NextBillion’s (First) Market Dynamics E-book: A compilation of posts from the first year of our initiative
Global health care is pregnant with possibilities. Cell phones have become ubiquitous in developing countries, making it easier to gather and spread information that might help make communities healthier. The Internet and new technologies are changing how and when treatment is delivered, especially in rural settings, while enabling entrepreneurs to scale up new concepts. Indeed, people around the world are healthier and living longer than ever.
These innovations get the most attention, but there is still a disheartening amount of room for improvement. Too many people in developing countries are still dying of preventable, curable diseases, and it too often boils down to the fact that medicine doesn’t get into the hands of those who need it. The market – the same supply and demand interplay that has helped create order and prosperity in the developed world – is failing to serve the developing world.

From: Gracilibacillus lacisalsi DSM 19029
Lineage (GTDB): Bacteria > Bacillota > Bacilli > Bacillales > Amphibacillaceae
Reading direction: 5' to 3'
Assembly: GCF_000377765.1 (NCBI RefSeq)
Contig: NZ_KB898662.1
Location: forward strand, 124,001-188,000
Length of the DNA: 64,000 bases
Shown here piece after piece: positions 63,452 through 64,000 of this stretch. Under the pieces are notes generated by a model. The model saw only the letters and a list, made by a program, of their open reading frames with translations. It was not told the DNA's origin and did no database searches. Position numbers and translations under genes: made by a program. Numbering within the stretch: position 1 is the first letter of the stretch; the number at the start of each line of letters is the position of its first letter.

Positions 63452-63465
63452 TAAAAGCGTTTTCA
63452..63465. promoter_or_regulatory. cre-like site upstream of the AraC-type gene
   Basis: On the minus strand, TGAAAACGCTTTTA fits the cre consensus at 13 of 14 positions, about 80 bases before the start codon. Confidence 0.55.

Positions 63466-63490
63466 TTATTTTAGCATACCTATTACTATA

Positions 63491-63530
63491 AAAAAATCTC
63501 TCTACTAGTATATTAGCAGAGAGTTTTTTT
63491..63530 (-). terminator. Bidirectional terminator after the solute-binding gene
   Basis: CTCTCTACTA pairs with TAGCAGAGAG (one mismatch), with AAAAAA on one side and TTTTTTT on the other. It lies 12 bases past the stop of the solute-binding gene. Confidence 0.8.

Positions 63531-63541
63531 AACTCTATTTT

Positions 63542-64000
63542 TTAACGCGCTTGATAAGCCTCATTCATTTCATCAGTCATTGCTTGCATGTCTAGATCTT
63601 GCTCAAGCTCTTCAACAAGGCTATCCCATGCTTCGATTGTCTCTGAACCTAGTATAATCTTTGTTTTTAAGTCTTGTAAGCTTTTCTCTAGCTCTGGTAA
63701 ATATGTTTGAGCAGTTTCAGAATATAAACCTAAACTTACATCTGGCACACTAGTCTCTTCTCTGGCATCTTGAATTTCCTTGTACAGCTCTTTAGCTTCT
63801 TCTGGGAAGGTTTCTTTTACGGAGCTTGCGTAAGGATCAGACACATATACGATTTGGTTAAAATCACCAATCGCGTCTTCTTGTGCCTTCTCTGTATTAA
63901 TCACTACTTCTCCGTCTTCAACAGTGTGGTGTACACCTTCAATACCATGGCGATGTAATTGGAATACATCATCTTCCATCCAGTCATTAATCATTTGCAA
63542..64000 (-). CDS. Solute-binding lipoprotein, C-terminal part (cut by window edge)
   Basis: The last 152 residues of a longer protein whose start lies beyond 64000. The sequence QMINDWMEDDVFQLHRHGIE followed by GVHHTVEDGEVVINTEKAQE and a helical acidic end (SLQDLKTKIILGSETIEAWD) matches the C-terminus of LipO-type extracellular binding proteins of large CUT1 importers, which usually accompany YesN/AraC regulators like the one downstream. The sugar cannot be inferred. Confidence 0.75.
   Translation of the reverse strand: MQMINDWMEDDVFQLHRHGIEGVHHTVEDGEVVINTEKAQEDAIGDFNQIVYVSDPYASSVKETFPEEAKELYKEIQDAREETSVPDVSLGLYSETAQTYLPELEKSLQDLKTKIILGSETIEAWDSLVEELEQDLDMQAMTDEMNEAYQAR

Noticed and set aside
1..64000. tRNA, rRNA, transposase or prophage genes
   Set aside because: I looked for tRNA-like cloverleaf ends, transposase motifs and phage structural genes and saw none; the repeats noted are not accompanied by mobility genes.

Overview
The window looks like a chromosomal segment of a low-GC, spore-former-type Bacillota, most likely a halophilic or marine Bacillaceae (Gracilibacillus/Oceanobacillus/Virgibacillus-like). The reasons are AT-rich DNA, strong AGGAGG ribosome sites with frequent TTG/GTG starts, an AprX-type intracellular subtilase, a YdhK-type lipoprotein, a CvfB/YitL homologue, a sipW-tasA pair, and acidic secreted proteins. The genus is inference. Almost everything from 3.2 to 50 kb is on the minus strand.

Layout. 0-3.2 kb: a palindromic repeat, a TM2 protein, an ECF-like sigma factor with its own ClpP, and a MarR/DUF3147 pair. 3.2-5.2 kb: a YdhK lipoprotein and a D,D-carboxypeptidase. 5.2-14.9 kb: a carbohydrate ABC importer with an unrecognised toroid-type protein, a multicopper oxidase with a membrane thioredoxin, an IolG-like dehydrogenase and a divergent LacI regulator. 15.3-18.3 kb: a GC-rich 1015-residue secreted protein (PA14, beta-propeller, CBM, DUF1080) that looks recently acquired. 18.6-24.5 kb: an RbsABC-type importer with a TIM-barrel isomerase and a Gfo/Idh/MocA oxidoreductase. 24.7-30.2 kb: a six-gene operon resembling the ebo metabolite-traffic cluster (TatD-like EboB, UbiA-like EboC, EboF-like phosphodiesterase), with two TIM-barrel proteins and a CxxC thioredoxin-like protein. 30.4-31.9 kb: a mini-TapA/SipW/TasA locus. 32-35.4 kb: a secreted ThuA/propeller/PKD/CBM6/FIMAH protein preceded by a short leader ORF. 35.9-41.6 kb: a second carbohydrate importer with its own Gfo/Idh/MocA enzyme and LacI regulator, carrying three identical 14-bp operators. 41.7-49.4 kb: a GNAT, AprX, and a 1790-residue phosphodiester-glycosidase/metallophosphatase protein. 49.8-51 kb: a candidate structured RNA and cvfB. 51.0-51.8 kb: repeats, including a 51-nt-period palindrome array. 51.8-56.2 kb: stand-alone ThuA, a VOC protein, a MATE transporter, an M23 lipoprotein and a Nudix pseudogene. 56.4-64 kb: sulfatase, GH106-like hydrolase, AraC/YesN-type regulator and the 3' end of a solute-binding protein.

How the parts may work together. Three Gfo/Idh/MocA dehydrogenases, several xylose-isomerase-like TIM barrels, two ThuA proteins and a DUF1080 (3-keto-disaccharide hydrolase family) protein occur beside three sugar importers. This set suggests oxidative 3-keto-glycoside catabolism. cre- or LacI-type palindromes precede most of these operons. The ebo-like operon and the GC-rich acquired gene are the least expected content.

That’s why “market dynamics” has become a term du jour in global health, and why NextBillion Health Care in spring 2014 launched an initiative aimed to exploring the concept. Now we’ve added an e-book that consolidates our coverage so far and lays the groundwork for what’s yet to come.
We started our initiative with a definition of “market dynamics” and its recent evolution, bringing many major players into the discussion. The ongoing series explored who is best equipped to shape markets, and how. We’ve also gotten into the specifics of differential pricing, aka price discrimination, and other key principles.
We’ve covered a wide range of topics, but we’ve only scratched the surface. In the weeks and months ahead, we’ll further focus the discussion on specific countries, companies, treatments and categories. We’ll compile updated e-books as the conversation about market dynamics progresses. Please let us know if you’d like to participate.
We hope this e-book will serve as a handy resource and that it will be shared and discussed.
Editor’s note: The e-book was designed by Charles Tidwell, projects administrator at the William Davidson Institute.